In late 2018, a roughly year-old story about two hapless Texas hunters went viral on social media as readers shared an article published by the UK newspaper The Independent under the headline “Texas hunters who accidentally shot each other blamed undocumented immigrants, police reveal.”
The darkly comical nature and karmic aspect of the story prompted some readers to question whether it was true — and it is, insofar as a grand jury indicted two hunting guides, Walker Daugherty and Michael Bryant, for the shooting on 15 February 2017. Both men were arrested on one count each of deadly conduct for discharging a firearm in the direction of others, according to Presidio County Sheriff’s Office booking records.
Deputies were called to Circle Dug Ranch on 6 January 2017, where they found that Edwin Roberts, a client of Daugherty and Bryant, had been shot, as had Daugherty himself. Initially Daugherty claimed that undocumented immigrants had crossed the border and shot him, and a GoFundme launched to offset Daugherty’s medical expenses collected more than $26,000.
After an investigation, police determined it was a case of “friendly fire”: Bryant had shot Daugherty, and Daugherty had shot Roberts, with no shots fired by undocumented immigrants. None of the injuries suffered by any of the men proved fatal.
Aside from criminal charges, Bryant and Daugherty face other legal issues. In March 2018, Roberts filed a lawsuit accusing the other two men, their former employer (Redwing Outfitters) and Circle Dug Ranch, of negligence. Here’s how court documents described the event:
Shortly after falling asleep, Plaintiffs [Edwin and Carol Roberts] awoke to the sound of someone rattling the latch to the motorhome door. Their immediate reaction was that someone was trying to break in. Edwin warned the person outside the motorhome that he was armed and would shoot. The individual attempting to break in responded in English that he was going to take the motorhome. Even after Edwin shouted three more warnings, the individual outside the motorhome continued his effort to get inside. Edwin fired a warning shot through the door but did not hit anybody. He then moved to the driver’s seat of the motorhome in an attempt to drive it close to the camp house for protection. As Edwin was trying to move the motorhome, he was shot twice through the motorhome’s windows by Defendants Bryant and Daugherty. Defendants Daugherty and Bryant shot Edwin Roberts under the assumption that the rented motorhome being occupied by the Plaintiffs was being hijacked by an intruder. The curtains on the motorhome’s windows were pulled shut such that Defendants Bryant and Daugherty could not have known who they were shooting at.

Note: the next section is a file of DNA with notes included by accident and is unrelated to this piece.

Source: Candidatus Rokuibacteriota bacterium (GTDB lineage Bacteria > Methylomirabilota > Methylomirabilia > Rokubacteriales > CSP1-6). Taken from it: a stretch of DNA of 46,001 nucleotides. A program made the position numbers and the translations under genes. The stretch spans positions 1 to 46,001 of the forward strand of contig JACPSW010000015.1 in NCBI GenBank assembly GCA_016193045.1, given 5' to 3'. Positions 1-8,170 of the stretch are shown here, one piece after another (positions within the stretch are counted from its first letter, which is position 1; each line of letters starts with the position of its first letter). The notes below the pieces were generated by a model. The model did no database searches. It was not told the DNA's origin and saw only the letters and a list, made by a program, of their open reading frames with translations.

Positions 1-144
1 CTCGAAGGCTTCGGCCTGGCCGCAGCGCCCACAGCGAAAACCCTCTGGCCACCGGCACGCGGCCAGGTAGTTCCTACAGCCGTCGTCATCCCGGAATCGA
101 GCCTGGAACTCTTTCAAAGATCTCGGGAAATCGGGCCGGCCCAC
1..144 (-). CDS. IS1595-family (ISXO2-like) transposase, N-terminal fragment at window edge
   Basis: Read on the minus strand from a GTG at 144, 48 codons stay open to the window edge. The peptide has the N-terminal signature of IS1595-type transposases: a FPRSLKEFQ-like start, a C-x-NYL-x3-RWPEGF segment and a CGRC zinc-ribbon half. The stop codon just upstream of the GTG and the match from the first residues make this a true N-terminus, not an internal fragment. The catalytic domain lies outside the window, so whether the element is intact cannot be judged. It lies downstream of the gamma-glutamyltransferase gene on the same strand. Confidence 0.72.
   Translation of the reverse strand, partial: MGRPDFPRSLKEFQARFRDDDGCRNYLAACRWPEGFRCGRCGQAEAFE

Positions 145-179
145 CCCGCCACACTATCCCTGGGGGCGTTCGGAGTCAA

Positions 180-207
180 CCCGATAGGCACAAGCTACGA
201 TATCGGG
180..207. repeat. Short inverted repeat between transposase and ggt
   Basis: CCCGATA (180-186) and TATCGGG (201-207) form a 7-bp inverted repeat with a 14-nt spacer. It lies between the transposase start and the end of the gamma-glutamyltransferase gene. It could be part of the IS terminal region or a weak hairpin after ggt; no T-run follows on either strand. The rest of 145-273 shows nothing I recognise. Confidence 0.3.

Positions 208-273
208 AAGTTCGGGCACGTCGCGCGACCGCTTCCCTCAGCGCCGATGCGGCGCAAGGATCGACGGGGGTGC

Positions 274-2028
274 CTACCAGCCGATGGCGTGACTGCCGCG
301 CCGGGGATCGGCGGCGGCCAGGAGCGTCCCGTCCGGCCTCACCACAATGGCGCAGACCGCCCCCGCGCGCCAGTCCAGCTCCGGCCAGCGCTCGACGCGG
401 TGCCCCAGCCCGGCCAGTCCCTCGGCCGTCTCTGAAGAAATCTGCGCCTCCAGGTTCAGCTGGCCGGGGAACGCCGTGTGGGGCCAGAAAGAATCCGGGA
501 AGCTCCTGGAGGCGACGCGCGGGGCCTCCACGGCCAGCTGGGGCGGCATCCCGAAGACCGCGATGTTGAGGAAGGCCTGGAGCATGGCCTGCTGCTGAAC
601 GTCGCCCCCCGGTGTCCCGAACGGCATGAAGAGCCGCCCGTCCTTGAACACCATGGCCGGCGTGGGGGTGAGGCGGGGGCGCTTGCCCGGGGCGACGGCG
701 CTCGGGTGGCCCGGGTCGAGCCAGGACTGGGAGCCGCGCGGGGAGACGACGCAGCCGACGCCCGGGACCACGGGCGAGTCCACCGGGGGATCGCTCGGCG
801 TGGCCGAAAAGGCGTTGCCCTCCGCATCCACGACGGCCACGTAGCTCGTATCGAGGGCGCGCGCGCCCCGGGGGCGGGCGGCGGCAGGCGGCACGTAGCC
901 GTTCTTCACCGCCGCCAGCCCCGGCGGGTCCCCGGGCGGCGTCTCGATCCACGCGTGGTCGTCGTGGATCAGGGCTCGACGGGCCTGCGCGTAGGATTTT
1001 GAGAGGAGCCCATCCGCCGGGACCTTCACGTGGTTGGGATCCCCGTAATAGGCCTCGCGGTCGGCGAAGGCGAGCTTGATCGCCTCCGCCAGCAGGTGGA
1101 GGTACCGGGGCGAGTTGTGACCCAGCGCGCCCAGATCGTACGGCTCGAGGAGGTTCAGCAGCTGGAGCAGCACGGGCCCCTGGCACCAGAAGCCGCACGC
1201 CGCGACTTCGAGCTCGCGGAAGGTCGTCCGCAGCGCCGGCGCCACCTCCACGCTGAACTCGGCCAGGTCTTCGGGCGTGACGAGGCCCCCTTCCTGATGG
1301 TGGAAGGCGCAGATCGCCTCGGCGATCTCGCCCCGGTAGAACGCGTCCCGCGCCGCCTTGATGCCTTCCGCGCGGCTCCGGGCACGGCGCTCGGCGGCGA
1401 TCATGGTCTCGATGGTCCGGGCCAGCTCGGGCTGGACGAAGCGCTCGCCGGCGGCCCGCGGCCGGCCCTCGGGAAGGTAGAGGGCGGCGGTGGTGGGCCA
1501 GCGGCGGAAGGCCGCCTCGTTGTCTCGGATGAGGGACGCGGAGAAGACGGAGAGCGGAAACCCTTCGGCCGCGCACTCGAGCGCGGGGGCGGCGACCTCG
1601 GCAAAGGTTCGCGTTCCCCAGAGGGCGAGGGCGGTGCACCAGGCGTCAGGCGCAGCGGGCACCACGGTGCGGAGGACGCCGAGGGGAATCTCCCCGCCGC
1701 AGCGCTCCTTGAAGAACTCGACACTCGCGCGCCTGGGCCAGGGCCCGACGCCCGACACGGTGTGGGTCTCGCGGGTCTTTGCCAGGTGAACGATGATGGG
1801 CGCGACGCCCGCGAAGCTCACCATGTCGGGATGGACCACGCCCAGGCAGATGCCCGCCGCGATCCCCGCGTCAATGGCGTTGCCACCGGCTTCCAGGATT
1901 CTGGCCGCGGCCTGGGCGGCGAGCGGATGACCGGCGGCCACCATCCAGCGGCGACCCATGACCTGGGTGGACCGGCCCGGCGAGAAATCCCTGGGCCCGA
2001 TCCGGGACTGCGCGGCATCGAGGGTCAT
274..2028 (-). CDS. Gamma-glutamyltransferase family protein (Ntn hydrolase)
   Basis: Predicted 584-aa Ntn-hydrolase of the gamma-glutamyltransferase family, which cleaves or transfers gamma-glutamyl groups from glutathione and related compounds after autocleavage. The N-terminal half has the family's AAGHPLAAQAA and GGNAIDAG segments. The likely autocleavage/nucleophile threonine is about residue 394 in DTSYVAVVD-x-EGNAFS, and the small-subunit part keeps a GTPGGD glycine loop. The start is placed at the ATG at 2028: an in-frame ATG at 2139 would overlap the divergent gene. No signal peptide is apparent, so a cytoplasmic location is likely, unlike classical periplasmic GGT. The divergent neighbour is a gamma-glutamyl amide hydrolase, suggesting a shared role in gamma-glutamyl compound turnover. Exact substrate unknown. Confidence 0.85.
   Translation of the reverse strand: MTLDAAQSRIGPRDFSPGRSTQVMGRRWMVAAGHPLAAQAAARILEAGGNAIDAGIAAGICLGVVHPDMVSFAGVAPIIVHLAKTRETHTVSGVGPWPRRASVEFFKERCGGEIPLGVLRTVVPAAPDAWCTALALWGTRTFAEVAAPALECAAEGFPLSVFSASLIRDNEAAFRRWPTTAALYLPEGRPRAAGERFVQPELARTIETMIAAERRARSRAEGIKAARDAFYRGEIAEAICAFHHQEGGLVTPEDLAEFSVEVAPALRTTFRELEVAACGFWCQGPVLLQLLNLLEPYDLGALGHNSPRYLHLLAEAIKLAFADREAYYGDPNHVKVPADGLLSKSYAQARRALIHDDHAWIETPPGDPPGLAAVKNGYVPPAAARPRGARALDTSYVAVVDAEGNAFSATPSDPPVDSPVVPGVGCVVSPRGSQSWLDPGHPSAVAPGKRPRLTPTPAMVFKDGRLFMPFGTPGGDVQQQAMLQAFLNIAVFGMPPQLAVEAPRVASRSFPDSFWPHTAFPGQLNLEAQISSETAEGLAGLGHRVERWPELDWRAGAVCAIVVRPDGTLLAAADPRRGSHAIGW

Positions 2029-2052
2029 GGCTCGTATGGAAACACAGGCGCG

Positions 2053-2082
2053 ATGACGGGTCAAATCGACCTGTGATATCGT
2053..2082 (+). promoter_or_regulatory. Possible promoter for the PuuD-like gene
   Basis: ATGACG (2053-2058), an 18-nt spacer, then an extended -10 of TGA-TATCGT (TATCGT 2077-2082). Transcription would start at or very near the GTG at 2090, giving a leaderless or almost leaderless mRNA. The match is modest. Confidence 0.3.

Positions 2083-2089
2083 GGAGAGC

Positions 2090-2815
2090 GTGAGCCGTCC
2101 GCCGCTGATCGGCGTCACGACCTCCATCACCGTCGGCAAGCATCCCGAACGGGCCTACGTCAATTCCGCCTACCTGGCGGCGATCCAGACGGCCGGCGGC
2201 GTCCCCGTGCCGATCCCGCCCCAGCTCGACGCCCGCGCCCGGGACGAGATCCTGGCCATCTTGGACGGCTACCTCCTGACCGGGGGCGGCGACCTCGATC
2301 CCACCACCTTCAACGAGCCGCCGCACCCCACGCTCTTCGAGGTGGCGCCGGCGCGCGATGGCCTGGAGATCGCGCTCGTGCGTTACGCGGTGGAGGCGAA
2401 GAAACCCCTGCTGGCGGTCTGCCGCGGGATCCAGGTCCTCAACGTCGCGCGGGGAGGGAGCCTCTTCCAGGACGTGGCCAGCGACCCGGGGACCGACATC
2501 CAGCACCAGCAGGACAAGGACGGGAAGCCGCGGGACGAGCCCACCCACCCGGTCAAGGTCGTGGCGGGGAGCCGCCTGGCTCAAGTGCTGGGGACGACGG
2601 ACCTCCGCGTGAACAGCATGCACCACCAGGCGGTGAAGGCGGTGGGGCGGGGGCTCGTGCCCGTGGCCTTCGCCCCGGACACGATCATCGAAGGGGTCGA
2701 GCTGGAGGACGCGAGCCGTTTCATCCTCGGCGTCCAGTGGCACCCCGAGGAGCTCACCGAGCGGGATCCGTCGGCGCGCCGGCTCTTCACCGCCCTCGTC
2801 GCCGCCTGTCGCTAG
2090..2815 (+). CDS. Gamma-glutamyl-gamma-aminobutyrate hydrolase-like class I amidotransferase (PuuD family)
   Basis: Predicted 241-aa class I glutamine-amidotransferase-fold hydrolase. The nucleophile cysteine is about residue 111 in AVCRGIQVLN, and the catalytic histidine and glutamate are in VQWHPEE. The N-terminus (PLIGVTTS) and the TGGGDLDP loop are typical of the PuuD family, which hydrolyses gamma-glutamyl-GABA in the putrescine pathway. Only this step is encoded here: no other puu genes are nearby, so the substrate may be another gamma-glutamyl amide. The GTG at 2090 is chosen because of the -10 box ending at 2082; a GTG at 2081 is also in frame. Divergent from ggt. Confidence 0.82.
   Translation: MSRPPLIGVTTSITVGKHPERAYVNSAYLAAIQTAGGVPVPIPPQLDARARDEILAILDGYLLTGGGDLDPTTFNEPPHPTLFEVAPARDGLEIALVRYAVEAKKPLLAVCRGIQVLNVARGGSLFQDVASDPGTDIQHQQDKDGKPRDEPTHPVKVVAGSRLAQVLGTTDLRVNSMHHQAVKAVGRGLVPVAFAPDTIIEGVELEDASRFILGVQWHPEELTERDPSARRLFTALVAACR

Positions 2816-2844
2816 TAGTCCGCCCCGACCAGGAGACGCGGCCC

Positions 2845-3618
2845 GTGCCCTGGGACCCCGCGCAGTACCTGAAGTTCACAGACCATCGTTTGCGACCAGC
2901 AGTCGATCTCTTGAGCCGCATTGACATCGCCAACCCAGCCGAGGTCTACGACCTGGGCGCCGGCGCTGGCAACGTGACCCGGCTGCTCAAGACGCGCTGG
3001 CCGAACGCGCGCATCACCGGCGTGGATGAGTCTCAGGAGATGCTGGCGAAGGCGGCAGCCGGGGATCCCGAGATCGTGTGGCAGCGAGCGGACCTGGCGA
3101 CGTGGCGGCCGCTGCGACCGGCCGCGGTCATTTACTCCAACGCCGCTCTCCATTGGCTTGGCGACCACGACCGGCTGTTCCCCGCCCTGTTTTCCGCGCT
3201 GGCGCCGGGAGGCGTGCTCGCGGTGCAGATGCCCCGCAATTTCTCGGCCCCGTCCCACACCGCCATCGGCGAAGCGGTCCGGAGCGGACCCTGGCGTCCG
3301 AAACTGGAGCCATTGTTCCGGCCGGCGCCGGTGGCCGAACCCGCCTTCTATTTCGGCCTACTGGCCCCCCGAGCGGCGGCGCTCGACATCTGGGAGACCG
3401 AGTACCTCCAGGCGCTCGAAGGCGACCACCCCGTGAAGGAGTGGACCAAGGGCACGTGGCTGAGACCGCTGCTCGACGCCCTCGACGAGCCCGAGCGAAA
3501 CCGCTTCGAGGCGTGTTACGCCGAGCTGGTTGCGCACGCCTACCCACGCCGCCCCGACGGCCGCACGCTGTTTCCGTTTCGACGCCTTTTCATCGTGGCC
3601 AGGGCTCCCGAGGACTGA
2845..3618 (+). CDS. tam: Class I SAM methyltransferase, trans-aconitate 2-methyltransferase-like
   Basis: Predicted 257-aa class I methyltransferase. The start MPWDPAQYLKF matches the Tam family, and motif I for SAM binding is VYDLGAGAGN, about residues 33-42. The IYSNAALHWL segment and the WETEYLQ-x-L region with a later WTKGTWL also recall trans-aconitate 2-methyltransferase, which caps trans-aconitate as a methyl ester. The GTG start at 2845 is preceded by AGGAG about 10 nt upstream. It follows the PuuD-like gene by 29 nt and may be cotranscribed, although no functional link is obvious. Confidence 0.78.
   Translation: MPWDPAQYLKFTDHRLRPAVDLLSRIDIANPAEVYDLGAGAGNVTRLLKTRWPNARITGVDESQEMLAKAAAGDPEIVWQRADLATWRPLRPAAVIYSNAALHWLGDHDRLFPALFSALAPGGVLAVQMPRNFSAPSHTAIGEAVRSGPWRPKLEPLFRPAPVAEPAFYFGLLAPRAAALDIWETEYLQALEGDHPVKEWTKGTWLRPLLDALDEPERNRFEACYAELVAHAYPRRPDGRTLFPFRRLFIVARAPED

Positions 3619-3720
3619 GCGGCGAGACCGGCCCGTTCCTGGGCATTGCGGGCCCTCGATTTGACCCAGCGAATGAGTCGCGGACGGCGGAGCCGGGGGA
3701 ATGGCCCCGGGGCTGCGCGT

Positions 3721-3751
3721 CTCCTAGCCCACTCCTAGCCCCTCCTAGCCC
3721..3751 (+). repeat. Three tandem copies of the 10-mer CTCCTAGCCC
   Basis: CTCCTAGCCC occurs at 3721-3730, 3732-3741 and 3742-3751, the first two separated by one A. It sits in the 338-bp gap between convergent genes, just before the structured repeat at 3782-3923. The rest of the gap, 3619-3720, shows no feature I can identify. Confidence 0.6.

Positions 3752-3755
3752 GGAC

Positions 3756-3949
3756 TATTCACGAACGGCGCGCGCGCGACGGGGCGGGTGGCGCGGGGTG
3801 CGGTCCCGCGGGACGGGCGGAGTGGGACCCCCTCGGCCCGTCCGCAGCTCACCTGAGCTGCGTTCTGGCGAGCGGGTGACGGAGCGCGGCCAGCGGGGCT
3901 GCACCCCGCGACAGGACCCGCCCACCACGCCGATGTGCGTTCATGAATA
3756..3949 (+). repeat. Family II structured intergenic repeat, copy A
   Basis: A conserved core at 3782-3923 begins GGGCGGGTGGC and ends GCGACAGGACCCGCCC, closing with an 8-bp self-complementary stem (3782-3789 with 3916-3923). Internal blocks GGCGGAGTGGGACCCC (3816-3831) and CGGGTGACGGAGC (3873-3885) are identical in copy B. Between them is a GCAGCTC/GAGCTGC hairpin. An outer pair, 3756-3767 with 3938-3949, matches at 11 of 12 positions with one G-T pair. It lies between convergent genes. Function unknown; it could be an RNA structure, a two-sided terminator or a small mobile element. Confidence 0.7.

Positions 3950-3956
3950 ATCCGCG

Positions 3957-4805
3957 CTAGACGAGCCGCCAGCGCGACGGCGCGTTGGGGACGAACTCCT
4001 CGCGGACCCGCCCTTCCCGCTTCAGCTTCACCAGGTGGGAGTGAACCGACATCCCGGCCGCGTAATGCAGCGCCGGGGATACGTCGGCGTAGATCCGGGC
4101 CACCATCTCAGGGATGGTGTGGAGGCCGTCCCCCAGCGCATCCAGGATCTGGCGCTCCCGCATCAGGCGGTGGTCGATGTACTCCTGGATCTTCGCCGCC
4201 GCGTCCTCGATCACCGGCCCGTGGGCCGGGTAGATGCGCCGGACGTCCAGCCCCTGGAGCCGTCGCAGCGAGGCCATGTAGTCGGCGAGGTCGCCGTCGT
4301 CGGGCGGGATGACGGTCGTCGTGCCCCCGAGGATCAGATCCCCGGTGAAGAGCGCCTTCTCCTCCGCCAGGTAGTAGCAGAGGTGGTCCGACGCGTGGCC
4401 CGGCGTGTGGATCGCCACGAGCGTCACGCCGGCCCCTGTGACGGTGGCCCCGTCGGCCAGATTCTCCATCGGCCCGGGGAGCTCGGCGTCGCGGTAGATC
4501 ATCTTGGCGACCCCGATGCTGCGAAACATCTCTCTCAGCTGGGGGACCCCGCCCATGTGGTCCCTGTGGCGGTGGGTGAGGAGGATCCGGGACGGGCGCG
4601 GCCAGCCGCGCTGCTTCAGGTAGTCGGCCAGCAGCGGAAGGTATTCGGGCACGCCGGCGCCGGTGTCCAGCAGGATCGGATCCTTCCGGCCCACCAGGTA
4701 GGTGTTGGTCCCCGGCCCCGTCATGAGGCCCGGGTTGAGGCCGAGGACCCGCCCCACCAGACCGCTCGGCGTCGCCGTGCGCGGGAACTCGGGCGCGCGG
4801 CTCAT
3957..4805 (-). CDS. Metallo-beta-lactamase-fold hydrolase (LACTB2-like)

At some point during the gunfire, Defendant Daugherty was shot in the chest. Defendants Bryant and Daugherty claimed that an intruder shot Defendant Daugherty. A subsequent investigation by law enforcement revealed that there was no objective evidence of an intruder. All of the shell casings recovered were from the firearms shot by Defendant Daugherty and Bryant, and the one warning shot by Edwin Roberts.
The incident made national news initially because “the hunting guides lied about the incident, claiming that the shots had been fired by illegal aliens,” according to a statement by Roberts’ attorney. Although the story about undocumented immigrants was false, it appeared irresistible to those who shared a goal of casting immigrants in a negative light.
The Texas Tribune, for example, reported that Republican state agriculture commissioner Sid Miller had posted the false narrative to his campaign web site:
Miller posted a story to his campaign’s Facebook page about three hunters attacked by Mexican immigrants while camping near Candelaria. It had all the elements of a sensational piece, especially for someone who backs hard-core immigration laws.
The hunters, New Mexico hunting guide Walker Daugherty, 26, Florida chiropractor Dr. Edwin Roberts and Michael Bryant, each suffered gunshot wounds and told a tale of being attacked in an attempt to steal the RV the group was using.
But, the Presidio County Sheriff Office reached the conclusion that the three hunters shot each other.
Sid Miller nonetheless won his re-election bid for the office of Agriculture Commissioner:
Republican Agriculture Commissioner Sid Miller’s bested political newcomer and former Air Force Colonel Kim Olson in the general election in a tighter-than-expected contest.
While the agriculture commissioner is responsible for protecting consumers from poor gas quality, harmful pesticides or wrong weights of foods, Miller has used his bully pulpit to rally for President Donald Trump and other conservative causes that have little to do with the day-to-day issues of his office. Miller has also been involved in several controversies, including taking a taxpayer-funded trip out of state to compete in a rodeo and another to obtain a “Jesus shot” said to cure pain for life.
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